(By Our Bucharest Correspondent, A. Goldenthal)
For the first time in the history of Roumania, the appelation “dirty Jew” has been publicly used in Parliament by a member of the Government the Minister for Public Health, a Transylvania priest, Lupash, who in a speech full of venomous hatred, reviled the Jews.
After him came the Minister for the Interior, M. Goga, the father of Roumanian anti-Semitism, who repeated all the old demands of his anti-Semitic paper “Zaea Nostra.” And when Cuza, the leader of the anti-Semitic students, got up and delivered his first speech in Parliament, demanding that the Jews should be deprived of all rights, even of the right to live, he was enthusiastically cheered by the majority party, and the Premier, General Averescu himself, got up and shook him by the hand, his face beaming with satisfaction.
These incidents, coupled with the rumor that Cuza will soon be included in the Cabinet, are indicative of the state of affairs under the Averescu government, which, when it came to power was looked to for relief from the reactionary anti-Semitic regime of Bratianu.
The outstanding characteristic of the new regime can be expressed in two words–words very much in fashion in Roumania today: “fascism” and “dictatorship,” fascism in this country being identical with anti-Semitism.
The only salvation from all the evils that beset Roumania is declared to be contained in Mussolini’s teaching and Octavian Goga, formerly a poet and now a Minister, is its chief prophet.
The first sign of where the wind is blowing was given in Parliament by a Cuzist deputy crying: “We want an iron hand, we want a dictator!” And he threw a quick glance at Goga, as though wishing to indicate the coming dictator. The fascist anti-Semitic papers have caught up the tune. The financial crisis in France and the fall of the Herriot Ministry, gave especial cause for pleasure for this was surely the sign that Parliamentarism had become obsolete. Obviously fascism is conquering everywhere, dictatorship is the only salvation for humanity! Roumania will revive only if it accepts the new Fascist gospel at the hand of the ex-poet Goga.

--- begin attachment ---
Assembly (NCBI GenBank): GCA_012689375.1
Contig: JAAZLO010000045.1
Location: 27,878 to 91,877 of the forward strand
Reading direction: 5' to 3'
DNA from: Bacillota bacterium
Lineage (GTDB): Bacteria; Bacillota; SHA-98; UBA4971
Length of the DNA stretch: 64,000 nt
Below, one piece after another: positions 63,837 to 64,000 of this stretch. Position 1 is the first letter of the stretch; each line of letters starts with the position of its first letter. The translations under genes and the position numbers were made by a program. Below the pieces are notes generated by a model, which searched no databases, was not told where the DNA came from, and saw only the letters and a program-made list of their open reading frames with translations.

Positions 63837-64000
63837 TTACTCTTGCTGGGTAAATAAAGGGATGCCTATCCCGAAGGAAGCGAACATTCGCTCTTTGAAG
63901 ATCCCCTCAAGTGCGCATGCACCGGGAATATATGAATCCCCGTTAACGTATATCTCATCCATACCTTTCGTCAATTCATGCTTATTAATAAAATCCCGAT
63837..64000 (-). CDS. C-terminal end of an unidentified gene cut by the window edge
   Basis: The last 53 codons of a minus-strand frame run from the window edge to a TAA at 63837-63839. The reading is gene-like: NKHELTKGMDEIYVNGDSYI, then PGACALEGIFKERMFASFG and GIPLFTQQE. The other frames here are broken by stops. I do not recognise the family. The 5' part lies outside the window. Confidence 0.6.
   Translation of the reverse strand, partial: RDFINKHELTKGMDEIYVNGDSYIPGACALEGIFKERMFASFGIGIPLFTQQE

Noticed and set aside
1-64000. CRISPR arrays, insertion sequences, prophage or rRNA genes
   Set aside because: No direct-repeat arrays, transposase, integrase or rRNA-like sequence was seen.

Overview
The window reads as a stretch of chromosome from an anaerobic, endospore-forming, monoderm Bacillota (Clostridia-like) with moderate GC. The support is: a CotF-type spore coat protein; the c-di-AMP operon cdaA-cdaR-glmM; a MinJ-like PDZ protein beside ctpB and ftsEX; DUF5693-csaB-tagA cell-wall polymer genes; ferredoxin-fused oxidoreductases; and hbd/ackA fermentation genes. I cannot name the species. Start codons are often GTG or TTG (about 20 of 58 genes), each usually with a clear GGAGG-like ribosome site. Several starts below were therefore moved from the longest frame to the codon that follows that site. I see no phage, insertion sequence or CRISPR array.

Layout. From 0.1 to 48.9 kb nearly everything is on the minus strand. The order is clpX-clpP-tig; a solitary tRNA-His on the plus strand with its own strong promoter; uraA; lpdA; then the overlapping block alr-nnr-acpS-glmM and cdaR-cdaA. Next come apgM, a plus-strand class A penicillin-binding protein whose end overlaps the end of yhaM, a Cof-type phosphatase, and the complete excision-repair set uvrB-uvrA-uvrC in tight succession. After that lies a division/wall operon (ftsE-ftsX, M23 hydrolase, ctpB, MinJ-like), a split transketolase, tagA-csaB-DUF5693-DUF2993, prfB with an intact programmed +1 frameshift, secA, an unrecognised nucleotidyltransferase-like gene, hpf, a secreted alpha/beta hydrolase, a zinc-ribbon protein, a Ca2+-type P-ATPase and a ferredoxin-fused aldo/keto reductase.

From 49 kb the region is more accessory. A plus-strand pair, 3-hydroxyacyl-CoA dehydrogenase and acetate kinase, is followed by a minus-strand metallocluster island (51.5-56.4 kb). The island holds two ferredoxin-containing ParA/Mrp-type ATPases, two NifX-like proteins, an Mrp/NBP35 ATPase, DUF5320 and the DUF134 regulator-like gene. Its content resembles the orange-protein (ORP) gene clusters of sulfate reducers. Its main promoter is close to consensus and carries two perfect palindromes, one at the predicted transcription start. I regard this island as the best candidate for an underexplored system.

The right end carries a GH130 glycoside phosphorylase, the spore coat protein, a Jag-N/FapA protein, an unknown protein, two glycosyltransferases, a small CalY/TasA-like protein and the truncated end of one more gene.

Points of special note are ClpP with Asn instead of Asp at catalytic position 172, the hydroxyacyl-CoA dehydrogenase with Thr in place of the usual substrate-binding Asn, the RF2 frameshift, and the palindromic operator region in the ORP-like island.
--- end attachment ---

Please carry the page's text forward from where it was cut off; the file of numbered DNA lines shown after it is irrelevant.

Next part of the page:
If Averescu goes to Rome to discuss loans or the Bessarabia question, Goga goes with him. There are rumors going round about Goga’s frequent visits to Rome. They are connected with his project for the militarization of the universities which is to come up in Parliament during the autumn session. Under this project, every undergraduate will be under the command and at the orders of the military. All students will be required to do military drill everyday. Military discipline will continue for the whole duration of the studies at the universities and after graduation the students will be considered to have done their military training and will not be required to serve in the army.
It is clear that this new project is not intended as a concession to the students, for instead of having to serve one year only they will be under arms for between 3 to 6 years. The Government wants simply to have a fascist army ready for any emergency. The students, however, are not very enthusiastic about this new plan of Goga’s. Breaking the windows of Jewish houses and thrashing Jews, that is a different thing to putting on khaki for three years or more. It is expected that the students will refuse to obey if the project is passed into law.
But it is said that Goga is going to pacify the students in another way that Professor Cuza will in the autumn be included in the Cabinet. Averescu, it is true, is the premier, but it is Goga who acts. This is why Cuza so suddenly changed his attitude to one of supporting the Government and this is why the “young” Cuzists have become so incensed with their leader. It is for this reason very possible that Cuza may cease to be the leader of the Christian League on his assumption of ministerial rank or even earlier.
Meanwhile, among the Jewish population feeling in the face of the fascist anti-Semitic intrigue which Goga is carrying on with Professor Cuza is extremely depressed and there is a great deal of apprehension for the future.
The Archive of the Jewish Telegraphic Agency includes articles published from 1923 to 2008. Archive stories reflect the journalistic standards and practices of the time they were published.